Writer: Zeb Wells
Artists: Clay Mann (p), Terry Pallot (i)
“Killer Instincts, Part 2”
Writer: Fred van Lente
Artists: John Bosco (p), Terry Pallot (i)
Publisher: Marvel Comics
Plot: Bug juice. Brood queen. Alien technology. Humbug has changed a lot lately, and Misty and her hired heroes still haven’t caught on to the newly squicky lowdown.
Comments: I hope the folks making this book didn’t read last month’s Immortal Iron Fist because that’s how you do Heroes for Hire. What more do you need than Luke, Misty, Colleen and Danny Rand? Well, the artist must have seen it because the girls were wearing track suits. But there was a lot of badass dialogue and fun action. The whole thing should be like the Tarantino portion of Grindhouse, with memorable villains that can be hurt by a samurai sword and a bionic arm.
This book, meanwhile, has just gotten weird. It’s already overloaded with hot babes who all have the same power-set: Tarantula, Black Cat, Misty, Colleen. They’re good in a scrap, but Galactus is hardly quaking in fear. Still, rather than stick with shooting at the Rhino and convincing Orka he should mellow out, they’ve now done gotten lost in the Savage Land (dinosaurs? out of their league) and then become fodder in Hulk’s war with Earth.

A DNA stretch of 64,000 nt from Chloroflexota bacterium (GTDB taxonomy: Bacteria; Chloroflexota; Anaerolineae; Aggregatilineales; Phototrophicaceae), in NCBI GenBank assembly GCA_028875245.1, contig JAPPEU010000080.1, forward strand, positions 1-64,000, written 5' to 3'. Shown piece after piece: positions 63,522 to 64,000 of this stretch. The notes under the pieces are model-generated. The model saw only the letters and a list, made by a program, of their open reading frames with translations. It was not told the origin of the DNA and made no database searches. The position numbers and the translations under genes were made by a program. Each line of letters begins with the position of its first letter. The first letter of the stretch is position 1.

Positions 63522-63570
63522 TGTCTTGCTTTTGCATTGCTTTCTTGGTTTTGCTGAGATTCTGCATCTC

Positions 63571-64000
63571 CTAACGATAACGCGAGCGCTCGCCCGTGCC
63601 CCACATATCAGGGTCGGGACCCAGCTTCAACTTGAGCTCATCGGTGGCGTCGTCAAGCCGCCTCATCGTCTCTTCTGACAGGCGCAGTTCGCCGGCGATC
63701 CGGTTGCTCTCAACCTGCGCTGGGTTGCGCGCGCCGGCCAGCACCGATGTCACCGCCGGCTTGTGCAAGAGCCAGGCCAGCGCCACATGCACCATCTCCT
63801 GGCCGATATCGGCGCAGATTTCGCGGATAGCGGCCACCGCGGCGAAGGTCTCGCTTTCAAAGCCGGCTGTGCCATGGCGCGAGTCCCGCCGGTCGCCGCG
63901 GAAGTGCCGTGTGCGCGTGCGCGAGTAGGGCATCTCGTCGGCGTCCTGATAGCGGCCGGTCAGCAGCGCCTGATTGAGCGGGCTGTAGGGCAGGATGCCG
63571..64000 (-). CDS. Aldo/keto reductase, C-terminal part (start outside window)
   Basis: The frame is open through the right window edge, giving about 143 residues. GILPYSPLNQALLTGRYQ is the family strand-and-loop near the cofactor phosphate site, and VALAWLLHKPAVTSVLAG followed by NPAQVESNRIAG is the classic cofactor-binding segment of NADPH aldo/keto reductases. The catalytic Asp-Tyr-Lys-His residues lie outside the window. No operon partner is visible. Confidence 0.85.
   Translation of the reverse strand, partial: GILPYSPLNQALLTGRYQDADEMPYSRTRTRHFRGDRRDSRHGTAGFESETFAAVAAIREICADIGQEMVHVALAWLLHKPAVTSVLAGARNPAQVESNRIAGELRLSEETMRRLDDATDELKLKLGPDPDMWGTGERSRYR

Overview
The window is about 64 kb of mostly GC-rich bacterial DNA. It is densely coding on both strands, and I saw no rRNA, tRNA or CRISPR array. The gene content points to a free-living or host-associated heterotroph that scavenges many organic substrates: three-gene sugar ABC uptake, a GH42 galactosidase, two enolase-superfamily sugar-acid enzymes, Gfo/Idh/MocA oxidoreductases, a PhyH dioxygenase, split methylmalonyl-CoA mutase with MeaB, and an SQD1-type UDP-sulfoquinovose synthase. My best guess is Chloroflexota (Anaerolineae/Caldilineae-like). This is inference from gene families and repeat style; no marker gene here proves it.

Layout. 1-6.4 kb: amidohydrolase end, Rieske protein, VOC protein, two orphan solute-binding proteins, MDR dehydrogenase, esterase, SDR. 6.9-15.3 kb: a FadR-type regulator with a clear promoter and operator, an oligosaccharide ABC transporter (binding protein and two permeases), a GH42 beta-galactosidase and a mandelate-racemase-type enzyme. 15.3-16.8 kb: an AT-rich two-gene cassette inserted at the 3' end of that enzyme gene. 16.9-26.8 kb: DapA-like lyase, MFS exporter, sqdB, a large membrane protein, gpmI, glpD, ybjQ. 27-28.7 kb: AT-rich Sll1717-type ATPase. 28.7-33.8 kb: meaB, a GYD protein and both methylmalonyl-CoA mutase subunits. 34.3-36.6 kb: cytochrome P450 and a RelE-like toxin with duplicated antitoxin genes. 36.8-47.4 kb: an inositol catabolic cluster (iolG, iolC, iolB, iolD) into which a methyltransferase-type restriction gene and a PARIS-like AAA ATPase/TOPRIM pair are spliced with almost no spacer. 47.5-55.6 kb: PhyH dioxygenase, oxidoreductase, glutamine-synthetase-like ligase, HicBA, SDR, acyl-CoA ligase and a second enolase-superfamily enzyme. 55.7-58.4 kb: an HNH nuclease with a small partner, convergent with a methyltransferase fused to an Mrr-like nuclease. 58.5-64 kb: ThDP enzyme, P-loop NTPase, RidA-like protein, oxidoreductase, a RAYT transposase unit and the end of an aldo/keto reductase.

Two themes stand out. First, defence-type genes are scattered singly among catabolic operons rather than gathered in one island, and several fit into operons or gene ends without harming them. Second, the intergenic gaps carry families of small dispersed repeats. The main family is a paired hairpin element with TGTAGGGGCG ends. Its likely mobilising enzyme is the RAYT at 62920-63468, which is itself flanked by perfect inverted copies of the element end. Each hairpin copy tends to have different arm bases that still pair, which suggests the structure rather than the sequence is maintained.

The biggest change in the Savage Land was that Humbug, formerly laughable, recently beheaded (he got better), is now in touch with the “earth hive-mind,” a collective insect intelligence that reconfigured him (with the help of giant Savage Land bugs) as their slick new exo-skeletoned human agent. He’s like Humbug gone angry Swamp Bug, but what’s he gonna do against the Brood Queen (who, despite her tentacles and mouth full of teeth, is apparently more insect than flesh and blood – I think Wells has gotten her too confused with the Aliens that the Brood ripped off), who tries to work her wily pheromones upon him?
Just to show how outclassed the Hired Heroes are, the insects set them up against a group of giant interstellar warriors (as in, they’re really tall) who outclass all of the rough and ready scrappers, including Shang-Chi. How this crew ever makes a profit is beyond me.
There’s also an odd little backup where Paladin and the Scorpion play around in a superhuman evidence police storage locker (where one wonders why the cops would leave all the weapons loaded), that must be going somewhere but so far is just a Paladin solo story.
This issue is fine, as far as it goes. But the title has been swamped with villains and plots not its own and has really lost its footing on the original concept (bad girl bounty hunters). The cover, by Takeshi Miyazawa, is the best part of the book. Clay Mann isn’t bad, but his style is suited to Daredevil or Vertigo, not to alien invasions and little green men and insect goo.
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